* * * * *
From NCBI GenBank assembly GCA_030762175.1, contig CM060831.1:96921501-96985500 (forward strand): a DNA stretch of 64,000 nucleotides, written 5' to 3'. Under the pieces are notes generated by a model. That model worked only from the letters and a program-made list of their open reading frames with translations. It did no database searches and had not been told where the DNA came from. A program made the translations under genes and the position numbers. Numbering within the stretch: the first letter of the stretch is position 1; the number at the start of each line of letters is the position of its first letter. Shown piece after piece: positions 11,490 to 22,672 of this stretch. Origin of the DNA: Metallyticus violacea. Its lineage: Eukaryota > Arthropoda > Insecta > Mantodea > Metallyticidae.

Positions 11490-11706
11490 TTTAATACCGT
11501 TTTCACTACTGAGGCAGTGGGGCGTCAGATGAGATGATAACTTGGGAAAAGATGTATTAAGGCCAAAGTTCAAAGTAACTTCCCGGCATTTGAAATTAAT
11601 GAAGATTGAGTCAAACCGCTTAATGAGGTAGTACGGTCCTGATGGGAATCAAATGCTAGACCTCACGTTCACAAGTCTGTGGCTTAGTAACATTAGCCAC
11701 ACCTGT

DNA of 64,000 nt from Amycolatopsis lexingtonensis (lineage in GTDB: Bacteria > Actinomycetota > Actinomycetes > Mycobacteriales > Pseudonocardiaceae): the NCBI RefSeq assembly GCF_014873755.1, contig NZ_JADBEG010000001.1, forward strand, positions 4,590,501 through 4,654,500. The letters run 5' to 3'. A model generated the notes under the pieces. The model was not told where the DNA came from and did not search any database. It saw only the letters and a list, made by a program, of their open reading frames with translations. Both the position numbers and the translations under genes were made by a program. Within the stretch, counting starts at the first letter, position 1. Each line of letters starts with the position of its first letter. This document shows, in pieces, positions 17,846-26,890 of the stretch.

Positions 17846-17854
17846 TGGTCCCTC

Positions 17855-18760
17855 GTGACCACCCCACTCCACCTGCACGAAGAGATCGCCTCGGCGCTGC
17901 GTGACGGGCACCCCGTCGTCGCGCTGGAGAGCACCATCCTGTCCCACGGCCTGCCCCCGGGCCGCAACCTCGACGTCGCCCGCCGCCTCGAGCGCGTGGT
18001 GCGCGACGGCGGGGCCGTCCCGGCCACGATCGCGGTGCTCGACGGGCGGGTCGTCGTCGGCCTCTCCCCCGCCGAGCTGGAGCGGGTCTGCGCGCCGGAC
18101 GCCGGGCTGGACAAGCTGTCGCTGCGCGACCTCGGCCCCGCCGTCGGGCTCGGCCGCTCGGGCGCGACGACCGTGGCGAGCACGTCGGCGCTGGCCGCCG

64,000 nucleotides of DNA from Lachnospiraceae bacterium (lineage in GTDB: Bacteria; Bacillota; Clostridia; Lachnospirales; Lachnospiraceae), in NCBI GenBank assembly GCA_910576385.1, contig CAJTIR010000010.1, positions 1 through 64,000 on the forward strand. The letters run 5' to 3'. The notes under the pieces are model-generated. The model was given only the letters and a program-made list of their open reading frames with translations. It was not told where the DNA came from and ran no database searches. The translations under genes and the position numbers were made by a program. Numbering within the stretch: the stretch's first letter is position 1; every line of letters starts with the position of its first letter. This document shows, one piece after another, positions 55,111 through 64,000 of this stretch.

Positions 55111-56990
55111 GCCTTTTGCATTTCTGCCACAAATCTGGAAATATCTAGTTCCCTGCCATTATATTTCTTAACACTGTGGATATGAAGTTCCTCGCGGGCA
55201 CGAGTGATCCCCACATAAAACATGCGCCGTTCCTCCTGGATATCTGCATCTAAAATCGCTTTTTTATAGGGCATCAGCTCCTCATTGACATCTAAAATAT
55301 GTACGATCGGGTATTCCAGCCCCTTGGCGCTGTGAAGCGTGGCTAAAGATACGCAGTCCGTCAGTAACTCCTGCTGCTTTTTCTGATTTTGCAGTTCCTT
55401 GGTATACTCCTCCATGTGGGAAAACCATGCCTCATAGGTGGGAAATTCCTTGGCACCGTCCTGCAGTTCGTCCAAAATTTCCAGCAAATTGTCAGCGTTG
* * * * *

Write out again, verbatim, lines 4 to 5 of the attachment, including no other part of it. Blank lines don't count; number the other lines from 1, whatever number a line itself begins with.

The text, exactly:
11501 TTTCACTACTGAGGCAGTGGGGCGTCAGATGAGATGATAACTTGGGAAAAGATGTATTAAGGCCAAAGTTCAAAGTAACTTCCCGGCATTTGAAATTAAT
11601 GAAGATTGAGTCAAACCGCTTAATGAGGTAGTACGGTCCTGATGGGAATCAAATGCTAGACCTCACGTTCACAAGTCTGTGGCTTAGTAACATTAGCCAC